SureSave, which has rewritten its product disclosure statement in an attempt to make it easier to read, says one of the most common misconceptions about travel insurance is airline delays, with travel insurance generally covering weather-related delays but not those caused by airlines.
Pre-existing medical conditions are another problem area, along with varying levels of cancellation coverage, with some insurers capping payouts that are related to cancellation.
Choice chief executive Alan Kirkland says while the fine print of a travel insurance policy might add up to 15,000 words or more, there are four key areas that travellers should focus on.
"We would never say don't read the whole thing, but be aware of some of the most common traps and think about what you're going to be doing on your trip," Kirkland says.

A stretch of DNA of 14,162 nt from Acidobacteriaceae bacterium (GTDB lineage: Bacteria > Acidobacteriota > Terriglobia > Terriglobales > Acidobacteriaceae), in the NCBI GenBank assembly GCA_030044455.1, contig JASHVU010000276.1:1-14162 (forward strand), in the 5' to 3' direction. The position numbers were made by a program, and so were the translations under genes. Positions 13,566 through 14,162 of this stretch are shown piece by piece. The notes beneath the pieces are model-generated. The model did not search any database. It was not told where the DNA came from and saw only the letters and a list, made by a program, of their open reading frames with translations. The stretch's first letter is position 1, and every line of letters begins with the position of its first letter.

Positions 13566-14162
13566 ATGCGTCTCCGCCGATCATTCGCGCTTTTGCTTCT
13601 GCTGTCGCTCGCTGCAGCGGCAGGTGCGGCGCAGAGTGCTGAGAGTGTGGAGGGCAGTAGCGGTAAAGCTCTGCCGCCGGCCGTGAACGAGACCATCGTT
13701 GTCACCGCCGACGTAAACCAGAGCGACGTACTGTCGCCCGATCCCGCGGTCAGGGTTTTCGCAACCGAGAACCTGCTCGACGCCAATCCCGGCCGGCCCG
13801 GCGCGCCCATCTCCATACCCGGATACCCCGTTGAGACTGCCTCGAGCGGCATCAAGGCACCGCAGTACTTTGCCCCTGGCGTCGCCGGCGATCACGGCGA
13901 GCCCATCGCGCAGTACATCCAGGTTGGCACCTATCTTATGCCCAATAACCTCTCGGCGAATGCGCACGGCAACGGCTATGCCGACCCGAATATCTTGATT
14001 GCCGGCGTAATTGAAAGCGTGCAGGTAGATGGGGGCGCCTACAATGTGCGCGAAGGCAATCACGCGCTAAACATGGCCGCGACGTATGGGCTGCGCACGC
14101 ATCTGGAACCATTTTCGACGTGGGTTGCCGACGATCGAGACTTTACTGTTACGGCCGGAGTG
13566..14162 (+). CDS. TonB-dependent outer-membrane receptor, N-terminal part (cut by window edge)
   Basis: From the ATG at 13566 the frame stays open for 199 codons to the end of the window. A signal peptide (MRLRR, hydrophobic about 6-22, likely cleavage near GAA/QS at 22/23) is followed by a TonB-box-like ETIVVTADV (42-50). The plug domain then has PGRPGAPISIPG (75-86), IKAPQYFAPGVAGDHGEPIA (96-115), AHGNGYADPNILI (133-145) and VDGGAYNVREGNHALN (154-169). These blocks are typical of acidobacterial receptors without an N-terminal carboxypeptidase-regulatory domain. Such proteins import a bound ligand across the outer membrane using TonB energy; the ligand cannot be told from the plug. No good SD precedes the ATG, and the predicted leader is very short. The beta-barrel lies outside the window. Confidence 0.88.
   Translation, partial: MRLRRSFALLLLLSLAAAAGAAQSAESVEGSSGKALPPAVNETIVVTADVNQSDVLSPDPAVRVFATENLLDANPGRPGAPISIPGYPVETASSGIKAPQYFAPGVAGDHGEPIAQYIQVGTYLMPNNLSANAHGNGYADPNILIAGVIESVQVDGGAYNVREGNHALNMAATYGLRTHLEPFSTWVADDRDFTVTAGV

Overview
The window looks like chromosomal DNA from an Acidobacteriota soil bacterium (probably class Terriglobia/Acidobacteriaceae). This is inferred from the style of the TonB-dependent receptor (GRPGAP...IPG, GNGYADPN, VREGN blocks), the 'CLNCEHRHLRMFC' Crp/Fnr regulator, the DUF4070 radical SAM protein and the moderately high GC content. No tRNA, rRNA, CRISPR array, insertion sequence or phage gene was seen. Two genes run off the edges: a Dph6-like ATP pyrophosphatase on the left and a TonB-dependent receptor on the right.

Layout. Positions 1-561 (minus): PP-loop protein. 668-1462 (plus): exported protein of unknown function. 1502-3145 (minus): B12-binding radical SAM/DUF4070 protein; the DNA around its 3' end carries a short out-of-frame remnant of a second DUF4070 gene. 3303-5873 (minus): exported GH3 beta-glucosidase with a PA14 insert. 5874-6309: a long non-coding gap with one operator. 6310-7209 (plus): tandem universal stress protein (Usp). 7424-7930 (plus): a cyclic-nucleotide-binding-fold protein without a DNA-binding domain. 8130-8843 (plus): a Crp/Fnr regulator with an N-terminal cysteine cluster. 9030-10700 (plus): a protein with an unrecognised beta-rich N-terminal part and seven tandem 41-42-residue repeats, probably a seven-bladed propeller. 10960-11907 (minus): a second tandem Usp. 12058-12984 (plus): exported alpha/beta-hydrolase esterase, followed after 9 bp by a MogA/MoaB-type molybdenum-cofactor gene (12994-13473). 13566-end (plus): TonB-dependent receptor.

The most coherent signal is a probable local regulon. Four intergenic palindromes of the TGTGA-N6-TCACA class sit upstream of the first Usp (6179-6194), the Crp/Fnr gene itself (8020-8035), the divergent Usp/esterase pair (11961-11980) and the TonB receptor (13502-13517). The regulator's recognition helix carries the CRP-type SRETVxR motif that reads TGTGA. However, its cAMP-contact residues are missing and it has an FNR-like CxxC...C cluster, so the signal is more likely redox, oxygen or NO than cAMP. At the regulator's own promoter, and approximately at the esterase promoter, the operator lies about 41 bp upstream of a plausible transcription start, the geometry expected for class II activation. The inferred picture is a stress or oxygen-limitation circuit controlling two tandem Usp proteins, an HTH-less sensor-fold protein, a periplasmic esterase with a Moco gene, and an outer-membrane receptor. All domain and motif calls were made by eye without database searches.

The first area to read carefully is "general exclusions", which tend to be situations such as the financial collapse of an operator, and the second is "policy cover", to ensure you have appropriate cover for medical care, activities you are planning and valuables you are taking with you.
The third area to look at in detail is "pre-existing conditions", as policies vary enormously in the medical conditions they will automatically cover, those that need to be declared and those they will not cover.
Kirkland warns pregnant women and older travellers in particular to take the time to read this fine print.
The final section to check is the "word definition table" or glossary, as definitions vary from one policy to another.
For example, insurers have varying definitions of who qualifies as a "relative" if you need to return home as a result of a relative's death.
For pregnant travellers, Choice recommends Good2Go, Chartis, Defence Health and Columbus Direct, all of which cover pregnancy up to 26 weeks or more.
Older travellers should look at Allianz, Medibank and Cover-More, which cover a range of pre-existing medical conditions without assessment or extra premiums.